The idiotic anti-Christmas stories continue to pile up, like crumpled autos on the snow-strewn Washington streets. The latest comes from Bennington, VT, where a hapless city council has demanded that the local veterans home take down a red, white and blue cross. You can probably guess what happened. A city council grandee decided to start channeling the United States Constitution and came to the conclusion that the founders would have recoiled in horror at the thought of a cross atop a home for aging combat veterans. Board President Chuck Bushey pronounced, “The law is pretty clear on the subject. We asked that (the cross) be replaced with something that can’t be construed as a religious symbol.” How about a gurney?
Also, school officials in Ohio cancelled an optional anti-drug assembly at a high school because a band scheduled to perform was described as Christian and mentions God and Jesus in its lyrics.
Meanwhile, more Jewish opinion writers are rising to defend Christmas, knowing that an assault on Christianity by secular zealots sooner or later will metastasize into an attack on all religions. Here’s Ezra Levant of The Calgary Sun, Jeff Jacoby in The Boston Globe and Diana West of The Washington Times. Merry Christmas, all!
And, just to illustrate the gulf that separates the has-been media from the new media, consider the contrasting treatment of the public reaction to the anti-Christian onslaught. It’s Ralph Hallow of The Washington Times and John Leo of U.S. News versus Alan Cooperman of The Washington Post (requires registration).
The Rummy Roast
The vultures are circling Defense Secretary Donald Rumsfeld, oblivious to the fact that he isn’t dead and that he has each and every one of his critics in the crosshairs. Rumsfeld faces two criticisms, neither terribly compelling. The first is that he failed to plan adequately for the aftermath of the war in Iraq. This is true and it is utterly irrelevant. Nobody can plan for the aftermath of a war, and our history in this regard is spotty at best. If anything, the Pentagon deserves high marks for responding swiftly to a series of unanticipated events, and for having the patience to hear out critics who are far better at correcting mistakes after the fact than prescribing cures before the problems have become manifest. The issue of up-armoring illustrates the genius of the 'look-back' generalissimos. The Pentagon for the past year has raced to improve vehicle armor. The result — We’ve got more armored vehicles than ever before. Remember Army Spc Jerry Wilson, the guy who complained about having to rummage for armor? It now turns out his entire unit was armored within 24 hours of his complaint, and that all but a couple of the vehicles were upgraded when he decided to take on the secretary of defense! For a fuller survey of armoring efforts, look here.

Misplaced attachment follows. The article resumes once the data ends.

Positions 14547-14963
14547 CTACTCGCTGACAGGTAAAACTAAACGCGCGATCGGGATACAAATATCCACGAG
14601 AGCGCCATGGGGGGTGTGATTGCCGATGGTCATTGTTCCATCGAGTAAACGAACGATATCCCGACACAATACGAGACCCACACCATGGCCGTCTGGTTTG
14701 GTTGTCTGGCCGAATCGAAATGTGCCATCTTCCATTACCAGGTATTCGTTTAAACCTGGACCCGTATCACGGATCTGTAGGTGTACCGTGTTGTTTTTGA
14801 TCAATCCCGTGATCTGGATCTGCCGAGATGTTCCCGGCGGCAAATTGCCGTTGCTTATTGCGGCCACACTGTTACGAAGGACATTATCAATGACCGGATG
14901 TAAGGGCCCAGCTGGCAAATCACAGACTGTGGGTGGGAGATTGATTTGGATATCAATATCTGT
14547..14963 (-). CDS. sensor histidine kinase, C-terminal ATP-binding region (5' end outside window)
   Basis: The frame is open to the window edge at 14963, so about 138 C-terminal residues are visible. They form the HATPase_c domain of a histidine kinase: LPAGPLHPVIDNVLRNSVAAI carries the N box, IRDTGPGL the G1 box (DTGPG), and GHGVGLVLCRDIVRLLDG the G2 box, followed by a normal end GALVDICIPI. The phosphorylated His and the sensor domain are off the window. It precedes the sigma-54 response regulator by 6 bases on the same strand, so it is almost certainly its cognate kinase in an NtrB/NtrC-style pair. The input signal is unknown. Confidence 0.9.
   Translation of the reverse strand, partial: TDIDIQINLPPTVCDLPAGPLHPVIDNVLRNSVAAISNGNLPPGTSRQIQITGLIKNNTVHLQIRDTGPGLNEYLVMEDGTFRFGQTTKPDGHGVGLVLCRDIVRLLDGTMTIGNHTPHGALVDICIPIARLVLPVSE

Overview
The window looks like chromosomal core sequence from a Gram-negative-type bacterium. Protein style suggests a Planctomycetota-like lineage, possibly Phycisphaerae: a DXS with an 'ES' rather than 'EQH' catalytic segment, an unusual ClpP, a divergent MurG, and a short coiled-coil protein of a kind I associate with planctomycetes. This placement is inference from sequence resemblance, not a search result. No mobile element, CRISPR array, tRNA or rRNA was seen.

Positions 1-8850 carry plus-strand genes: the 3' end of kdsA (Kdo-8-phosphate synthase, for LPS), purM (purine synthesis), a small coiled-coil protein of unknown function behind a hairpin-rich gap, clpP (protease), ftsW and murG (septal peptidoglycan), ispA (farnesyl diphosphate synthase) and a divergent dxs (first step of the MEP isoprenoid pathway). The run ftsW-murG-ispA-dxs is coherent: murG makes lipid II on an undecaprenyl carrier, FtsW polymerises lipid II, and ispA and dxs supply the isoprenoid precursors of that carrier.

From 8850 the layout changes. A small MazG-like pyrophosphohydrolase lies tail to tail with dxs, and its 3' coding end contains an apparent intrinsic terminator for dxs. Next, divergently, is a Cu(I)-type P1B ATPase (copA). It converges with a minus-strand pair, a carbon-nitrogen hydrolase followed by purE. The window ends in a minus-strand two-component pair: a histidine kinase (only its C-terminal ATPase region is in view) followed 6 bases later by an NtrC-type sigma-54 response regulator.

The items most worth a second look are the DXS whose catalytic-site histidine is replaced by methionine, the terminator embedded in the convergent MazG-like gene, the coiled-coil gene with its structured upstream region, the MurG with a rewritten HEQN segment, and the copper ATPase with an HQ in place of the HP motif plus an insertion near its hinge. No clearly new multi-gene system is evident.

Despite all that, some Democrats want Rumsfeld out of there, including the always-fun Charlie Rangel, who served in Korea. Meanwhile, Republicans slowly have started defending their guy. The most important such defender is President Bush himself.
Rummy Roast II
Rumsfeld also stands accused of callousness in the face of weeping parents. His office has been using an auto-pen to sign condolence letters to the families of servicemen and women killed in service to their country. The Pentagon’s top man says he’ll sign all the letters personally. End of controversy.
Stories you won’t find in the HBM (has-been media)
The President won Time’s Man of the Year Award, which now is called Person of the Year. Bush-haters say: Sure, he won, but he won’t get anything done. That must thrill the president, who loves being misunderestimated.
Meanwhile, Right-Wing News has published its much anticipated roster of Most Annoying Liberals. Of course, Michael Moore wins, but check out the other contenders!
The Spectator says the White House is mulling the idea of asking Sen. Joseph Lieberman to become the new director of national intelligence. Lieberman hasn’t ruled the idea in or out — or so he told me on today’s show.
Americans claim they are six times more likely to say a prayer than to take a drink, according to a recent FOX News poll.
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